Tribunal Pays Outs on the Increase

From 6th April 2017, the financial limits for awards made in employment tribunals and statuary payments will rise to record highs.

At the start of the new financial year, The Employment Rights (Increase of Limits) Order 2017 (SI 2017/715) will introduce new thresholds for awards made in tribunals and other amounts payable under employment legislation.

The maximum an individual who brings a case of unfair dismissal to court can expect to be awarded will increase from £78,962 to £80,541 and the maximum week’s pay used to calculate statuary redundancy payments and various other awards will rise from £479 to £489.

The minimum basic award stipulated for certain cases of unfair dismissal, for example those involving dismissal for trade union activities,  health and safety duties or acting as a workforce  or employee representative, will also increase  from £5,853 to £5,970.

‘This comes as little surprise as there was a perceived need to revisit the process from the point of view of the employee,’ explains Sue Ball, Head of Employment at Verisona Law.

‘The last time The Employment Tribunal made major headlines was in 2013 when fees were introduced for those who wanted to bring a case to tribunal.  Now, if people are found to have just cause, they are able to feel they have recouped some, if not all, of their initial investment with an increased financial settlement.’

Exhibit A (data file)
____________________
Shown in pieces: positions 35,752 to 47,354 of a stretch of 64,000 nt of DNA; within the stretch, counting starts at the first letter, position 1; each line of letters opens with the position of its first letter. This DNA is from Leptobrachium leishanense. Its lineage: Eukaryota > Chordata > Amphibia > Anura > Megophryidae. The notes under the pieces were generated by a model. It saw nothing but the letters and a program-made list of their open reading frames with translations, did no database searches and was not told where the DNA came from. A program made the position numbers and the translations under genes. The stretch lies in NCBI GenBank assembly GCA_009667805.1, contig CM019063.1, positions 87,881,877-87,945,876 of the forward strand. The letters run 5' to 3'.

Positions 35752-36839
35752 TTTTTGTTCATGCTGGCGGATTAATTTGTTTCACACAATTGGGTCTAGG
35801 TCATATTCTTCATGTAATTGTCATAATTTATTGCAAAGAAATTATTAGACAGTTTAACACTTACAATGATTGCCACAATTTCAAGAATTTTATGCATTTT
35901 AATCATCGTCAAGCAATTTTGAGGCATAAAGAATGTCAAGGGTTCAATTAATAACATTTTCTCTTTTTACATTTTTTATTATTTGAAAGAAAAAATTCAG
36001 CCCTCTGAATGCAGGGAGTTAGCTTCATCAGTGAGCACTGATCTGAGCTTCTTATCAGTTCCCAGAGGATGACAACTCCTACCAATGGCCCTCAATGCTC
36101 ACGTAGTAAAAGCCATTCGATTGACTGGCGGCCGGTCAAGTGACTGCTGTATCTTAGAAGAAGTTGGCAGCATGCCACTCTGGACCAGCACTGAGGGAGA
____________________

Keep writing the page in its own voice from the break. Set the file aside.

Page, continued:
These new limits will apply to all cases where the effective date of termination falls on or after 6th April 2017.

‘Any employers who relaxed with the feeling that recent legislation was in their favour needs to sit back up and pay attention,’ warns Sue. ‘An Employment Tribunal is not a place any employer should wish to be.’

Here are the types of cases we handle:-

  • Contracts of Employment
  • Employer Staff Handbooks
  • Redundancy Process
  • Breach of Contract
  • Breach of Restrictive Covenants
  • Tribunal Claims
  • Settlement Agreements
  • Consultancy Agreements

Sports and Football Law

  • Contracts of Employment
  • Service Agreements
  • Contractual Issues
  • Executive Departures